KORE has been boasting progress, though, even before its purchase of Twilio's IoT business. (KORE's last major acquisition happened almost exactly a year ago, of Business Mobile Partners (BMP) and SIMON IoT, as part of the company's efforts to expand into the healthcare industry.) In November, KORE said it expected 2022 revenues in the range of $265 million to $267 million, an increase from its prior guidance of $260 million to $265 million. The company is scheduled to release its fourth quarter results Monday afternoon. The company's stock jumped 20% Monday morning on its Twilio announcement.

However, KORE has faced its share of challenges. The company said its revenues dipped during last year as it worked with its biggest customer – which it did not name – to transition to 4G LTE connections.

"While we expect customers to experience increased customer satisfaction from the migration onto superior LTE platforms, the rate plans under these platforms are typically lower in price than legacy 2G and 3G rate plans," KORE warned in an SEC filing last year. "As a result, the phase out of 2G and 3G may result in lower revenue per unit and/or lower revenue to KORE. While KORE has strong relationships with many of the affected customers and expects to retain most of the connections which will not be retired on 4G or 5G technologies, some of these connections may be lost as a result of competitive bidding processes. The projected impact of this is incorporated in KORE's projections."

IoT disarray

Broadly, The IoT market has long been tricky for network operators, equipment vendors, systems integrators and others. It continues to promise huge opportunities, but the razor-thin margins required to make most IoT use cases work have pushed all but the most persistent players out.

As a result, a number of companies have been shifting their IoT strategies. For example, Ericsson announced in December that it sold its IoT Accelerator and Connected Vehicle Cloud businesses to Aeris. Separately, AT&T revived its "Connected Solutions" business for 5G IoT services, while Telit acquired Thales' cellular IoT business, Google shuttered its IoT Core business and Johnson Controls acquired FogHorn.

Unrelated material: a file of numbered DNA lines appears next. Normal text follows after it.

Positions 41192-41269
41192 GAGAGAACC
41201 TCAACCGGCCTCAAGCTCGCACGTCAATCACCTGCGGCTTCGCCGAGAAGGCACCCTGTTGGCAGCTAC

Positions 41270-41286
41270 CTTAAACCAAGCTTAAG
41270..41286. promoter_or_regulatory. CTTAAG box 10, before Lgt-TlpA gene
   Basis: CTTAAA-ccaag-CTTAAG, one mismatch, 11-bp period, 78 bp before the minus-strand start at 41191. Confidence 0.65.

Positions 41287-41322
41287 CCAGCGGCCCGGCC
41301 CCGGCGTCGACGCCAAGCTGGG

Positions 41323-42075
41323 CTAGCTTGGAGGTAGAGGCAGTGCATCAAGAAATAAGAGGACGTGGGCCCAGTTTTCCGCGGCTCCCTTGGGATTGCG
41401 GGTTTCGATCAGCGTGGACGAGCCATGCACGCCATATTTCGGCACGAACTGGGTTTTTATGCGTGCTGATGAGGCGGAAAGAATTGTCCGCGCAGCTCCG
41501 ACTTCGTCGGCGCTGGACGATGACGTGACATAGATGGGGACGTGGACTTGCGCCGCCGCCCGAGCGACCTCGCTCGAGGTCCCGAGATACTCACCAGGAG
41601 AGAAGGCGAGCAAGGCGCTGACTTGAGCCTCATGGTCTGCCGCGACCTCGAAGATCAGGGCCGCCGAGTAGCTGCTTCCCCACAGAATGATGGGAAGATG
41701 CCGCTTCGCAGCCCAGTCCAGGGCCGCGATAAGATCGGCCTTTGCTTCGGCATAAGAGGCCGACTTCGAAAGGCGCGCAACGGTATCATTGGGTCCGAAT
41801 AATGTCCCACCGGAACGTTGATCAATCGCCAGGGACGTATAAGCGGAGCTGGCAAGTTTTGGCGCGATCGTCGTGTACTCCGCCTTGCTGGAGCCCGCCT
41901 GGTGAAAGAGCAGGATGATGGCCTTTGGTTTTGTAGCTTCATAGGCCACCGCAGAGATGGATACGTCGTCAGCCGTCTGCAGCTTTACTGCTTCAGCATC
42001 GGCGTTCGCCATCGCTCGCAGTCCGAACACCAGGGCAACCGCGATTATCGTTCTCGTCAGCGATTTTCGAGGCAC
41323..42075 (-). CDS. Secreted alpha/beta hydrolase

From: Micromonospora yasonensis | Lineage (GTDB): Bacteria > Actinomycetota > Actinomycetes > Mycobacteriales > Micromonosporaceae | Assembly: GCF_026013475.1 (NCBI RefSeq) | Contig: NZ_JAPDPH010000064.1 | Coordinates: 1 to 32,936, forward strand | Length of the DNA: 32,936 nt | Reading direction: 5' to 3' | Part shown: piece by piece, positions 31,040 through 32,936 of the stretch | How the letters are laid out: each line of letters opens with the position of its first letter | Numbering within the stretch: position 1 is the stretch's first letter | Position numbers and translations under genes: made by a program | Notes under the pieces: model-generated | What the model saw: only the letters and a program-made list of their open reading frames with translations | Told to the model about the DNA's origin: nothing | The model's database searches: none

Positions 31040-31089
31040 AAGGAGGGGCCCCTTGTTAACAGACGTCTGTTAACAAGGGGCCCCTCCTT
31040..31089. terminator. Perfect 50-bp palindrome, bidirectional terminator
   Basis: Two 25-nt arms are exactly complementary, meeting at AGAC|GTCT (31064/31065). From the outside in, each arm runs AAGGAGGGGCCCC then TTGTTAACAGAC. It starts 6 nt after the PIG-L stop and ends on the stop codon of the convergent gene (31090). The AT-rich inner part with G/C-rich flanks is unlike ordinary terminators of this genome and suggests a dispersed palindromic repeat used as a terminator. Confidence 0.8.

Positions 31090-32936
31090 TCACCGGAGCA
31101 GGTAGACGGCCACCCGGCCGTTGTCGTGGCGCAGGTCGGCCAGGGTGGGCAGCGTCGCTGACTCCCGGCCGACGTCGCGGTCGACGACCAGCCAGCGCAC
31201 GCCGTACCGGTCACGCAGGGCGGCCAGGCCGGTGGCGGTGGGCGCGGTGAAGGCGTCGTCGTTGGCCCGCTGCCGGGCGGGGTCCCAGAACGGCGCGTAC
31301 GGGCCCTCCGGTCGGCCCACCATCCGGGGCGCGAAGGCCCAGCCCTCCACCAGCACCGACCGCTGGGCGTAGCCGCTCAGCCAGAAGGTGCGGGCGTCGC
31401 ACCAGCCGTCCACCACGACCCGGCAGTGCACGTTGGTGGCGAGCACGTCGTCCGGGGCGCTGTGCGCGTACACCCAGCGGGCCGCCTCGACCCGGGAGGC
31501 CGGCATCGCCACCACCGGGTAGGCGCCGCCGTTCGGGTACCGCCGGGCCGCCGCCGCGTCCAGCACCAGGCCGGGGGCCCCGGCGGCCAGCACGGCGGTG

More recently, equipment vendor Semtech unveiled a refreshed brand following its blockbuster acquisition of IoT vendor Sierra Wireless. And LoRa IoT network operator Senet announced a partnership for "future global 0G network access" with UnaBiz. UnaBiz last year acquired IoT network operator Sigfox.

"The IoT connectivity landscape is competitive with a broad set of service providers, and IDC expects to see continued consolidation among the players," wrote Wendelken, of IDC.

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Mike Dano, Editorial Director, 5G & Mobile Strategies, Light Reading | @mikeddano

About the Author(s)

Mike Dano

Editorial Director, 5G & Mobile Strategies, Light Reading

Mike Dano is Light Reading's Editorial Director, 5G & Mobile Strategies. Mike can be reached at [email protected], @mikeddano or on LinkedIn.

Based in Denver, Mike has covered the wireless industry as a journalist for almost two decades, first at RCR Wireless News and then at FierceWireless and recalls once writing a story about the transition from black and white to color screens on cell phones.